How to improve your business credit score

30 June 2022 Alicia Williams View all News

If you’ve ever borrowed money, you will be familiar with an individual’s credit score. A credit score is used as a reference to lenders and helps them assess the risk involved with providing that person with credit. The higher the credit score, the more likely a person generally is to be accepted for credit, they may also be accepted for larger sums.

Credit scores don’t just apply to individuals, however; they also apply to businesses.

What is a business credit score?

A business credit score is made up of multiple factors and is designed to give potential creditors a way to measure the creditworthiness of a company. It helps the creditor understand the financial and credit health of a company and allows them to gauge the risk of lending to it.

The credit score of a business will determine whether a business can be approved for loans, how much it can borrow, and also what interest rates they may need to pay.

Learn more about raising funds for a business here.

What factors impact a business credit score?

Much like a personal credit score, a business credit score considers multiple factors relating to the credit history and financial behaviour of a business. This includes, but is not limited to the following:

  • Whether bills and invoices are paid on time. Late or missed payments will negatively impact the score.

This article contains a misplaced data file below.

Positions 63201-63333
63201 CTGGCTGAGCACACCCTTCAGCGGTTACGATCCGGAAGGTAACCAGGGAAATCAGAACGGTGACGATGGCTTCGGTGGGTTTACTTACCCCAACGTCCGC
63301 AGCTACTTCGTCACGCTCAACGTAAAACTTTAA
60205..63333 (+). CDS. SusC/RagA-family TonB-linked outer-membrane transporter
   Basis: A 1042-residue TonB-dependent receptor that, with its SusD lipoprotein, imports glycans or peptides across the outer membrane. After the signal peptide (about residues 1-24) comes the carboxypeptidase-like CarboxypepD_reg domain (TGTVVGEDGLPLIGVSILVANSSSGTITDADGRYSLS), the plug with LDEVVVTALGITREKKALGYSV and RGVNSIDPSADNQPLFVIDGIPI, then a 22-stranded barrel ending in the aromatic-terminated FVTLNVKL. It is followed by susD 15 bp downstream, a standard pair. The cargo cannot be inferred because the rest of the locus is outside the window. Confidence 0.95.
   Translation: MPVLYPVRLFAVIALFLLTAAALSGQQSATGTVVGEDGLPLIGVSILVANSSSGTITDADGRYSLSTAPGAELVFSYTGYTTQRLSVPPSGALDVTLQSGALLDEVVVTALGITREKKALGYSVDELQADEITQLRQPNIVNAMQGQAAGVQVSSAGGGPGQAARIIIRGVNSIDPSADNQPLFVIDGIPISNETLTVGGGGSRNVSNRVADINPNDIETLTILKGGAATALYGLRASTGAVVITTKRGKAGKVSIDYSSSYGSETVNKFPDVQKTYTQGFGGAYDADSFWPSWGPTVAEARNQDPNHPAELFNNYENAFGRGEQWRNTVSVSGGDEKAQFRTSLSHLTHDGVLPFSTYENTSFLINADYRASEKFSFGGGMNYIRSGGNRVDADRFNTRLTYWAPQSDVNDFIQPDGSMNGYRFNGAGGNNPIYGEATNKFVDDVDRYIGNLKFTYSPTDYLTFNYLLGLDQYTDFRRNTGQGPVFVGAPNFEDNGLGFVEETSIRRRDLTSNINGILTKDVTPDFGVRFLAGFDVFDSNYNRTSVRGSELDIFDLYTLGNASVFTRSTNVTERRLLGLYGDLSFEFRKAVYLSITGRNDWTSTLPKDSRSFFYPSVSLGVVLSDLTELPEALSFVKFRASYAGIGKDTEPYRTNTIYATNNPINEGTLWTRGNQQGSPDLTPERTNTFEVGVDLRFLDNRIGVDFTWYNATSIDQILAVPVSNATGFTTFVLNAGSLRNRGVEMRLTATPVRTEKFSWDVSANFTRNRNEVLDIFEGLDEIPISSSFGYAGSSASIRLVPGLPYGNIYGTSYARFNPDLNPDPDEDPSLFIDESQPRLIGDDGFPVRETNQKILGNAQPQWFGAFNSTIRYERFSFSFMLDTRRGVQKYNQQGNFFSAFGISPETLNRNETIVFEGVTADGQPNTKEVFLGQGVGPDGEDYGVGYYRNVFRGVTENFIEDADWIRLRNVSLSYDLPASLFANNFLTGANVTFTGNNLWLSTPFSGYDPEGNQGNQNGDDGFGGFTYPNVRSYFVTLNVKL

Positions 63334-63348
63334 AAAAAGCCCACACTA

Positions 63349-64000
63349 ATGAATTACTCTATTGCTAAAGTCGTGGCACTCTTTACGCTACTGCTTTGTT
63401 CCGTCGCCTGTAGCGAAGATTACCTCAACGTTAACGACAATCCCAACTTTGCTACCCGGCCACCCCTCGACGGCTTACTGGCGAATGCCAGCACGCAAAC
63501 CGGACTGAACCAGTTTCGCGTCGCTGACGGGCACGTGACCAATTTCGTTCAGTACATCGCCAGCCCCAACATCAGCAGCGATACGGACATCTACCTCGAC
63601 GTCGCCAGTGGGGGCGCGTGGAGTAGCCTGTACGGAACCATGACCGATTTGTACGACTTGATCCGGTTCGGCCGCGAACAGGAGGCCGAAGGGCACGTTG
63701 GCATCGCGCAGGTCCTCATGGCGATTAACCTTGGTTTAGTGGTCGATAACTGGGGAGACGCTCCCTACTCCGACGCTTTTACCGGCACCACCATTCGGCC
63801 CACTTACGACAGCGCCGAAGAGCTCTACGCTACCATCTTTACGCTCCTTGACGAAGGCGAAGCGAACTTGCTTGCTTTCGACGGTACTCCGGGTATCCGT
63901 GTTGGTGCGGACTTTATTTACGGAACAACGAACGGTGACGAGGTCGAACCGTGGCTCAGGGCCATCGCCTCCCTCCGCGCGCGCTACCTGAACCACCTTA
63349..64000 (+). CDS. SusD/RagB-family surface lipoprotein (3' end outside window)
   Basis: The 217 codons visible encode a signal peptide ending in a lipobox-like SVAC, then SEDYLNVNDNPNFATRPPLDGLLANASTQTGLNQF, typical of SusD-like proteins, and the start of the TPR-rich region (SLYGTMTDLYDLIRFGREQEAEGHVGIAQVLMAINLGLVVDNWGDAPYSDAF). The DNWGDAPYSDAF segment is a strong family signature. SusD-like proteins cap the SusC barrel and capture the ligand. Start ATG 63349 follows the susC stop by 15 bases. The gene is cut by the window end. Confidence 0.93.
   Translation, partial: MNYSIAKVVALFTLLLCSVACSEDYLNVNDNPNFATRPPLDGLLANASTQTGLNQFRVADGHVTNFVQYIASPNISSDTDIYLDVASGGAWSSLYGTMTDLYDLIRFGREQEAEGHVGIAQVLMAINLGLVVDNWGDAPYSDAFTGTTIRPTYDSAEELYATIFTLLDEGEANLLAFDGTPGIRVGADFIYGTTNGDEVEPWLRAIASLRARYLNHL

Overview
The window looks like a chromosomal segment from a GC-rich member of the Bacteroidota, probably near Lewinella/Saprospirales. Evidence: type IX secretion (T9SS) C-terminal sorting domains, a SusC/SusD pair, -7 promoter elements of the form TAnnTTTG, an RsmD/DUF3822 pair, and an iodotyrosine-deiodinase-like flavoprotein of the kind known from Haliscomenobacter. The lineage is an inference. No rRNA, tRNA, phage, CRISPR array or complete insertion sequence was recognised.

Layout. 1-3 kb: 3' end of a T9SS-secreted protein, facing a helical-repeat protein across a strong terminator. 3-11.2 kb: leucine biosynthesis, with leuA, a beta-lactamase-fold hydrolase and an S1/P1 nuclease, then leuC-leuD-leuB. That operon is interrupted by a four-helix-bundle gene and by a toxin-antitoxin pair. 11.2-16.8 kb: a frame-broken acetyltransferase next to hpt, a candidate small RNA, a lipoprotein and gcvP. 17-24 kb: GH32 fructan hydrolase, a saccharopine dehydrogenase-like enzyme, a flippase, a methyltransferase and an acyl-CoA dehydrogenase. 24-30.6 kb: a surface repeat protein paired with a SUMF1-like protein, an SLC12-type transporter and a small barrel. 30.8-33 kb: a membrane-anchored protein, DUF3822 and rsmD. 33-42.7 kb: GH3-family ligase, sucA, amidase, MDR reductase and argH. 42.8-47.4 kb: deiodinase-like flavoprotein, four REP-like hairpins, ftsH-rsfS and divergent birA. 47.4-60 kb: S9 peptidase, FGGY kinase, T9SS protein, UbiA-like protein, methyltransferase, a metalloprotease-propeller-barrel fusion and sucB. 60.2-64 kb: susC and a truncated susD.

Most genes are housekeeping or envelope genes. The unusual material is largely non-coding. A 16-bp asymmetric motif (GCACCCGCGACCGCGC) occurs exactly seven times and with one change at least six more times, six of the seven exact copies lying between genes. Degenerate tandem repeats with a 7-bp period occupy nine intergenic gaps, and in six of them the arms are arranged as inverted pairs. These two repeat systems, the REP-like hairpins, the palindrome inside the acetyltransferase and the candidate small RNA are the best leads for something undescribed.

• Business account filing. Accounts that are filed late or incomplete could also have a negative impact.
  • The number of past credit applications. Too many over a set period of time can have a negative impact.
  • Overdraft limits. A business which exceeds its overdraft limit regularly may find itself with a lower credit score.

Can anyone see the credit score of a business?

Unlike personal credit scores, which are not available in the public domain, the credit score of a business can be viewed by anybody. This means that not only potential lenders will be able to see it, but so will customers/clients, other companies, suppliers, insurers, and would-be-buyers if you wanted to sell your business later.

For a multitude of reasons, keeping your business credit score healthy is extremely important. Here, we will explain how you can improve it.

6 ways to improve your business credit score

Whether you’re trying to improve a business credit score in order to unlock greater opportunities for borrowing, preparing your company for a future sale, or are happy with your business credit score and just want to make sure it stays strong, these five tips will help you get there.

IMPORTANT

Credit scores are a complex model of assessing the creditworthiness of a business; these models may vary over time, and some potential creditors may have different criteria to others. This means it is not possible to guarantee a strong credit score. However, there are certain key factors which are generally understood to be important.

 

1.     Make your outgoing payments as efficient as possible

Overdue payments (or worse, payments missed altogether) can be very damaging. Being disciplined and ensuring outgoing payments are made in-full and on-time is a huge step towards gaining a rock-solid credit score for your company.